'Tsunami' of appeals drowning VA board won't get better soon
The backlog of cases before the VA's Board of Veterans Appeals will get worse before it gets better because the Washington office is drowning in paperwork, its top official warns.
The second layer of appellate review inside the Department of Veterans Affairs, the board needs more attorneys, more money to pay them and two legislative tweaks to stem a record number of appeals, acting Chairman Stephen L. Keller told the Tribune-Review.
The board's docket at the start of the year contained 45,959 appeals of decisions on initial claims filed at VA field offices, including Pittsburgh, Keller said. That's up from 7,731 cases in 2002.
The VA expects tens of thousands more appeals as it digs out from beneath a mammoth backlog of initial and supplemental claims.
“In order to do the appeals at present, we need more staff. We got a plus-up of $8 million from Congress, and we'll do what we can with that. But based on the projections we have of the anticipated receipts of appeals to the board for the coming years, we're going to have what we call a ‘tsunami' of appeals pouring into the board. And we don't have the resources to deal with them in the time frames veterans are accustomed to,” Keller said.
When honorably discharged veterans of the Iraq and Afghanistan wars file claims today with VA, seeking compensation for wounds, injuries or illnesses incurred while in uniform, they are lining up behind nearly 845,000 vets — the most in the agency's history. The delay of nine months or more for a decision led to heavy criticism of the VA by veterans and members of Congress.
VA vows to reduce that glut radically by 2015, but a Tribune-Review investigation showed the backlogs from those delays dog all three layers of the claim process: regional offices, which make initial rulings; appellate courts at the Board of Veterans Appeals; and above that, the Court of Veterans Appeals.
At VA's regional office in Pittsburgh, for example, former GIs wait nearly two years for decisions on initial claims and another four years if they dispute those decisions in appeals to the board.
With more than $140 billion in annual discretionary and entitlement spending, VA has more employees than any federal agency except the Defense Department. Unlike the Pentagon, however, VA was spared by lawmakers from sequestration spending cuts and employee furloughs. VA recently mandated overtime for those helping to dig out of the backlog.
“If VA has a resource problem, this is certainly the first we're hearing of it,” Rep. Jeff Miller, R-Fla., chairman of the House Committee on Veterans Affairs, told the Trib. “It's hard to remember a time when Congress didn't provide the department with everything it has asked for — be it funding, personnel or technology — as evidenced by the fact that VA's budget has increased 40 percent in just the last four years.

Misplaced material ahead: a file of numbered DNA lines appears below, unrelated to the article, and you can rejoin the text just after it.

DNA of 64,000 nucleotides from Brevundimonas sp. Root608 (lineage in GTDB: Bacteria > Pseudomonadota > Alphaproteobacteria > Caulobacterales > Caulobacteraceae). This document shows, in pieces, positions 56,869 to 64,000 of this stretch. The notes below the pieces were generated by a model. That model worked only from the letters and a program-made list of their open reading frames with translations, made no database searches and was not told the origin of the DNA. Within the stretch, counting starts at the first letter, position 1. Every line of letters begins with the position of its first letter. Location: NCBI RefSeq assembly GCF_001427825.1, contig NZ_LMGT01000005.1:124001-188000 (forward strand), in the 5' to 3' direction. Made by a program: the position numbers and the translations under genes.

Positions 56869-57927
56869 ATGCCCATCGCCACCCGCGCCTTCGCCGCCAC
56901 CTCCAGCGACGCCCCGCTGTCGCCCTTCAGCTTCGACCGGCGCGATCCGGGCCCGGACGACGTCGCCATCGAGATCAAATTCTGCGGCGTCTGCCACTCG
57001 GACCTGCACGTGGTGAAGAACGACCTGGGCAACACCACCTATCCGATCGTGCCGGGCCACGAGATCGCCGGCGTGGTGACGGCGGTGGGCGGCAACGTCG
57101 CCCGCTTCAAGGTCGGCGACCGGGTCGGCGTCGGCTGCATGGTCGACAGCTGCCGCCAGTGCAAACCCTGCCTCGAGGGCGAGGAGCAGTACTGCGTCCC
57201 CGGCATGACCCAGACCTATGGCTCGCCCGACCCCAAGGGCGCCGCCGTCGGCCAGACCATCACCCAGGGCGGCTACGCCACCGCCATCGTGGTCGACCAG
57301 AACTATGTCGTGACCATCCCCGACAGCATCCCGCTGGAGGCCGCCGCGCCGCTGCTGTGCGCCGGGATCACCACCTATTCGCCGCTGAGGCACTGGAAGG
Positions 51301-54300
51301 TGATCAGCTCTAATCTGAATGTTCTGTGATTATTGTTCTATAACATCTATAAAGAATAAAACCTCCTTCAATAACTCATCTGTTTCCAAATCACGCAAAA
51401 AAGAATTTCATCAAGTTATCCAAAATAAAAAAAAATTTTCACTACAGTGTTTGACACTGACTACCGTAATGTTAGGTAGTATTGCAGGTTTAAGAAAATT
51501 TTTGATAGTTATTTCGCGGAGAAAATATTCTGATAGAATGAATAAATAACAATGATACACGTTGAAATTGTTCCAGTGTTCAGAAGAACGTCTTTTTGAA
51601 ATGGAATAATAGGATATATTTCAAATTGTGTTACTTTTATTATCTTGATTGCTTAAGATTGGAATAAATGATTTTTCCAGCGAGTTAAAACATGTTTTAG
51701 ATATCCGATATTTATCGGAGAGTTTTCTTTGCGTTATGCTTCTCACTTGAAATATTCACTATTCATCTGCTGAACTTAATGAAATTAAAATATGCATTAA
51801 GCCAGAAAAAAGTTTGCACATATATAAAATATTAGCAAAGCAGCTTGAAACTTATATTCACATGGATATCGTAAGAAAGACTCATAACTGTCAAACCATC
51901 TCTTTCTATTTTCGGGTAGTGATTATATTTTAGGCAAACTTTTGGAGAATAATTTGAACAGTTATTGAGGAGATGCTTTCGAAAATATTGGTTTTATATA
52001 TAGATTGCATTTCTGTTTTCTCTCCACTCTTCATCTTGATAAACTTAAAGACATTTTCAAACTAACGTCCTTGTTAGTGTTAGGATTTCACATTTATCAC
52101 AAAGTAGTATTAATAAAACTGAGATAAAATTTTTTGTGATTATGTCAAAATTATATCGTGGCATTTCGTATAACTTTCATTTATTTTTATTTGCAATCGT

“If VA officials doubt the department's ability to adjudicate future claims appeals, it's incumbent upon them to formulate a realistic plan to address the issue and to tell Congress what they need to implement it. So far, they have not done so,” Miller said. “Nevertheless, one thing is certain: Every veteran filing an appeal deserves a thorough, fair and timely evaluation of their case.”
Keller said the appeals board is putting the $8 million boost Congress gave it last year to good use. The board plans to hire 90 attorneys to help the 528 who oversee appeals. He said he'd hire more if he had the money to keep them, because good lawyers affected by the economic slowdown are looking for work.
“Right now,” Keller said, “the job market for attorneys is very good for us, you know?”
The appeals board recently tied into the agency's Veterans Benefits Management System, a paperless computer program that VA believes can help slash the error rate on initial claims, reducing appeals. That can't come too soon: The board estimates it will run out of storage space next year for boxed paper files.
Keller emphasized there's “no magic bullet” to slash wait times on appeals, but he believes two reforms from Congress could help.
Conducting a veteran's default hearings by video conference, instead of requiring personal appearances, would save vets time and taxpayers money because judges would not have to jet from Washington to regional offices, he said. Cutting in half the amount of time veterans have to appeal initial decisions to 180 days is a fix favored by many service organizations aiding vets.
Despite delays, Keller urged veterans to appeal for benefits they earned through their service.
“In your heart, if you're sincere about it, appeal,” he said.
Carl Prine is a staff writer for Trib Total Media. He can be reached at 412-320-7826 or firstname.lastname@example.org.
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